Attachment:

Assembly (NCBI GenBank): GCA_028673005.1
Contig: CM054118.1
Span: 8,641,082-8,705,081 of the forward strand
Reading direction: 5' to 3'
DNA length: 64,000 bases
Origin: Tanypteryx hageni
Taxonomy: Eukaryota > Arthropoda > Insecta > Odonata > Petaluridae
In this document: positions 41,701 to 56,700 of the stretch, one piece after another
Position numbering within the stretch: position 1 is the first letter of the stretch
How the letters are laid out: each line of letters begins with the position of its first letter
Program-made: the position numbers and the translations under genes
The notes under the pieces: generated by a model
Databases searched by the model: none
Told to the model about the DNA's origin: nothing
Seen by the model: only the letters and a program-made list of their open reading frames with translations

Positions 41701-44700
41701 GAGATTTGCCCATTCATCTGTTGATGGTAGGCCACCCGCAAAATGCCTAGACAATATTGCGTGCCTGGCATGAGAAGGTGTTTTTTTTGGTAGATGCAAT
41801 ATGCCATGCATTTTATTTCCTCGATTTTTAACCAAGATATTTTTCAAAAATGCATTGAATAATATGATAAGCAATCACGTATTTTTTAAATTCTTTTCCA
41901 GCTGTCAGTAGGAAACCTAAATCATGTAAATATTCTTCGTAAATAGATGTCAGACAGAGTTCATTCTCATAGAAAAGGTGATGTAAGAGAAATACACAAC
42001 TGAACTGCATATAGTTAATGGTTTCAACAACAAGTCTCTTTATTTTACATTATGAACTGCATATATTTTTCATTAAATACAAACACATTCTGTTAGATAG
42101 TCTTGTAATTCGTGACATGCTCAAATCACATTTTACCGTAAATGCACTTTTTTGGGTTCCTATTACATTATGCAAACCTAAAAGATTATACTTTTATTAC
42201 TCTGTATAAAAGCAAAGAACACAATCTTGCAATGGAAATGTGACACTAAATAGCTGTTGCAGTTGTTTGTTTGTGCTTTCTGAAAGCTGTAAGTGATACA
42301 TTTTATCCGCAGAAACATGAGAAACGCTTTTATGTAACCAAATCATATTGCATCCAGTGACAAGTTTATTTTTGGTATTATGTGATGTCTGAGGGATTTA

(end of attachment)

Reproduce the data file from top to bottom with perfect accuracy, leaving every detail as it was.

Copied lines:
Assembly (NCBI GenBank): GCA_028673005.1
Contig: CM054118.1
Span: 8,641,082-8,705,081 of the forward strand
Reading direction: 5' to 3'
DNA length: 64,000 bases
Origin: Tanypteryx hageni
Taxonomy: Eukaryota > Arthropoda > Insecta > Odonata > Petaluridae
In this document: positions 41,701 to 56,700 of the stretch, one piece after another
Position numbering within the stretch: position 1 is the first letter of the stretch
How the letters are laid out: each line of letters begins with the position of its first letter
Program-made: the position numbers and the translations under genes
The notes under the pieces: generated by a model
Databases searched by the model: none
Told to the model about the DNA's origin: nothing
Seen by the model: only the letters and a program-made list of their open reading frames with translations

Positions 41701-44700
41701 GAGATTTGCCCATTCATCTGTTGATGGTAGGCCACCCGCAAAATGCCTAGACAATATTGCGTGCCTGGCATGAGAAGGTGTTTTTTTTGGTAGATGCAAT
41801 ATGCCATGCATTTTATTTCCTCGATTTTTAACCAAGATATTTTTCAAAAATGCATTGAATAATATGATAAGCAATCACGTATTTTTTAAATTCTTTTCCA
41901 GCTGTCAGTAGGAAACCTAAATCATGTAAATATTCTTCGTAAATAGATGTCAGACAGAGTTCATTCTCATAGAAAAGGTGATGTAAGAGAAATACACAAC
42001 TGAACTGCATATAGTTAATGGTTTCAACAACAAGTCTCTTTATTTTACATTATGAACTGCATATATTTTTCATTAAATACAAACACATTCTGTTAGATAG
42101 TCTTGTAATTCGTGACATGCTCAAATCACATTTTACCGTAAATGCACTTTTTTGGGTTCCTATTACATTATGCAAACCTAAAAGATTATACTTTTATTAC
42201 TCTGTATAAAAGCAAAGAACACAATCTTGCAATGGAAATGTGACACTAAATAGCTGTTGCAGTTGTTTGTTTGTGCTTTCTGAAAGCTGTAAGTGATACA
42301 TTTTATCCGCAGAAACATGAGAAACGCTTTTATGTAACCAAATCATATTGCATCCAGTGACAAGTTTATTTTTGGTATTATGTGATGTCTGAGGGATTTA